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Is it me, or does our low carbon UK plan seem a little under funded?

Maybe I am a little jaded after nearly ten years working in corporate governance, CSR and on environmental issues. Here’s why this might be true:

The UK government has published more ambitious plans for a low carbon Britain.

See some of the details in this article: Low carbon way ‘to reshape lives’

But who amongst you, dear readers, thinks these two sets of statements are a bit of a juxtaposition?

“We need a sixfold increase in renewable energy generation in just 11 years,” Tom Delay, CEO of the Carbon Trust (funded by UK Government).

Also from the article linked above:

“Among the measures designed to stimulate expansion of renewable power are:

* up to £120m to advance the offshore wind industry
* up to £60m to stimulate progress in wave and tidal technologies
* £6m to explore geothermal energy potential”

Call me a bluff old traditionalist, but who amongst us thinks that £186 million is enough to deliver, or even make a dent in, a target of a sixfold increase in renewable energy generation in 11 years?

There are those of you who might decry government subsidies for any industry.

But we all know oil and gas are subsidised hugely, in different ways, as is jet fuel.

We have enough money (OK, we can print enough money) to bail out our banks, but not enough to do much more than PR on renewable energy investment.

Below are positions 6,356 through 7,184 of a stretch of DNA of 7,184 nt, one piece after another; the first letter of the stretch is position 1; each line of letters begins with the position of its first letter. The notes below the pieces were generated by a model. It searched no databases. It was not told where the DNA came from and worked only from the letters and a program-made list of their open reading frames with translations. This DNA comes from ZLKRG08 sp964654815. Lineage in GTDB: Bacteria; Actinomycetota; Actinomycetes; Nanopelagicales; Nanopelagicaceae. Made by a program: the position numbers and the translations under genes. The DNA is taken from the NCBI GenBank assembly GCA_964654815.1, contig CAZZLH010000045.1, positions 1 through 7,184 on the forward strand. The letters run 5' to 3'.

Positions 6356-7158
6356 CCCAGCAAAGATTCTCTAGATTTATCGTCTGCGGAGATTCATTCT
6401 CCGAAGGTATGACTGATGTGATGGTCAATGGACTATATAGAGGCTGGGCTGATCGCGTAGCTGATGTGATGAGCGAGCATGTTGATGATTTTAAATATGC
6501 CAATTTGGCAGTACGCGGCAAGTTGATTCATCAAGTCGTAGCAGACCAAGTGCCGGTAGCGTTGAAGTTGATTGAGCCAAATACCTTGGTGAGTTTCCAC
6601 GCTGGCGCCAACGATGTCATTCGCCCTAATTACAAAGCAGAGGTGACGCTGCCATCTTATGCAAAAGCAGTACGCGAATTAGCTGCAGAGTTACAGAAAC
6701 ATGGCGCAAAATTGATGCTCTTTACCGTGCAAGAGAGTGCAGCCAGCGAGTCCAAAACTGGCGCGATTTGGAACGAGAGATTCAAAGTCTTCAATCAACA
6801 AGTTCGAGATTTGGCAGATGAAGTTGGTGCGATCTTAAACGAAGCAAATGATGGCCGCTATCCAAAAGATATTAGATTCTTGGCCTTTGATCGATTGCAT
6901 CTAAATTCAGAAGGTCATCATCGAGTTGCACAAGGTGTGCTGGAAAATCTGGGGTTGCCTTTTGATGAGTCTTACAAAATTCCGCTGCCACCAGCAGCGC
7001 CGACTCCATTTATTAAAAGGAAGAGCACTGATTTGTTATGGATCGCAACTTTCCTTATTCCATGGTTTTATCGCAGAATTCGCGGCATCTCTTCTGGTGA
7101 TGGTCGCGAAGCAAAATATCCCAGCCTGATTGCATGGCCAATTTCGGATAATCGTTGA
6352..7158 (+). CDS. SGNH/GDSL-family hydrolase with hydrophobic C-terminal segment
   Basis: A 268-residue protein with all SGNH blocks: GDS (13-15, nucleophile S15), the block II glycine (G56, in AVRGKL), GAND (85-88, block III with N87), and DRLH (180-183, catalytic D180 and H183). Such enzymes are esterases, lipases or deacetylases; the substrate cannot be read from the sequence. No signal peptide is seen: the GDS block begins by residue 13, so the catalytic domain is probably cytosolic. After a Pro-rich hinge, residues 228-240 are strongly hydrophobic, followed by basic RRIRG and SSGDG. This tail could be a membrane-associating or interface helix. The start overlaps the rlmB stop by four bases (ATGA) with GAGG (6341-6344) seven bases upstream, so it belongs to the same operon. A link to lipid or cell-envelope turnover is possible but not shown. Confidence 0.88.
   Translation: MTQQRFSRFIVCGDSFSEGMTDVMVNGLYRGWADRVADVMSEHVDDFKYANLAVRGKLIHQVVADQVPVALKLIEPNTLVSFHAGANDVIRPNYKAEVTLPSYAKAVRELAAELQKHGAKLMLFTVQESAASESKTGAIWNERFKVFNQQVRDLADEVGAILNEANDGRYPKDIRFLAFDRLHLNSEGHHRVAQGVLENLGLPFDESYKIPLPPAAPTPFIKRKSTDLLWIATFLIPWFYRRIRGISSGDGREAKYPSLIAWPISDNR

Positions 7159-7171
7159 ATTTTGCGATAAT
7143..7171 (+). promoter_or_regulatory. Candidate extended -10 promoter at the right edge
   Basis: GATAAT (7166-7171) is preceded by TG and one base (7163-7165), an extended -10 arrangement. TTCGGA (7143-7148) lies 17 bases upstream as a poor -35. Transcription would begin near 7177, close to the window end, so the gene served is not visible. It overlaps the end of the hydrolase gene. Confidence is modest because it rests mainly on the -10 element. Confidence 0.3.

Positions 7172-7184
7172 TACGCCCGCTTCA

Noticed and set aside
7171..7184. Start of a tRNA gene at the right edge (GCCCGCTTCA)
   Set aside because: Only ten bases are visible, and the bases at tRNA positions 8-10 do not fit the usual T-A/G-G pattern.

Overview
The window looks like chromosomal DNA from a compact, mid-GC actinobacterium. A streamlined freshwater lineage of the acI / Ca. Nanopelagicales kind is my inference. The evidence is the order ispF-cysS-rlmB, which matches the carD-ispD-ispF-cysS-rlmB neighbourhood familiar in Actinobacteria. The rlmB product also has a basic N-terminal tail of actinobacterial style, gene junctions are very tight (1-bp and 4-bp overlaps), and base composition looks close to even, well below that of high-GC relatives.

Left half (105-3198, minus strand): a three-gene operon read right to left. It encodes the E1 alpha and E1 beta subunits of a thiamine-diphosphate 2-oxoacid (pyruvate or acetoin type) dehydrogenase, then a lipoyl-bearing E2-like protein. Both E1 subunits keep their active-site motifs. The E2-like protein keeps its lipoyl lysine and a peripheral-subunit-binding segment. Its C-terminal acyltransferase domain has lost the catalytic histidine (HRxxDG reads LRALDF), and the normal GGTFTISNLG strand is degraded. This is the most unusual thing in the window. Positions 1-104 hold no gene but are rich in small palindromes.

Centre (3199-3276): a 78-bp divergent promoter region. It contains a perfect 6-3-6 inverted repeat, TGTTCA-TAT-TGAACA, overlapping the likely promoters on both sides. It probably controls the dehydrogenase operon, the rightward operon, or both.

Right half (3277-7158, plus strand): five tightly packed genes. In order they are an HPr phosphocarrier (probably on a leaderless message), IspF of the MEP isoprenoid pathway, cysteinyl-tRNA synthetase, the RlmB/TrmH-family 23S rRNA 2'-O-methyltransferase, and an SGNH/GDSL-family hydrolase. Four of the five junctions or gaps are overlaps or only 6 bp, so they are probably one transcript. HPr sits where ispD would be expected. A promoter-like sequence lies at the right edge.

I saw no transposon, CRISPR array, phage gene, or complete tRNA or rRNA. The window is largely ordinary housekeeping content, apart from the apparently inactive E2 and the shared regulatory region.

Readers will know I am not a fan of the Labour administration. But I am not sure at all how much more the Tories would do/will do, just to be clear.

But it must be obvious this figure above is nowhere near enough to kick start our green jobs revolution we hear so much about.

(Enough environmental negativity, I promise to focus on positive messages and opportunity for the next few posts!)

1 Comment

  1. Rob

    Toby

    This is a very interesting piece. Youa re quite right to ask if it is underfunded but we also have to ask who should be funding the solution and how. As the problem has collective consequences it surely calls for a (and I know this is cliched) "joined-up" response. The government, consumers but importantly the utility compnaies and other businesses need to be investing in solutions.

    However, this does all beg the question about the dependence on finding technological solutions to the problem when ultimately the challenges will require a change in behaviour to have desireable and necessary outcomes.

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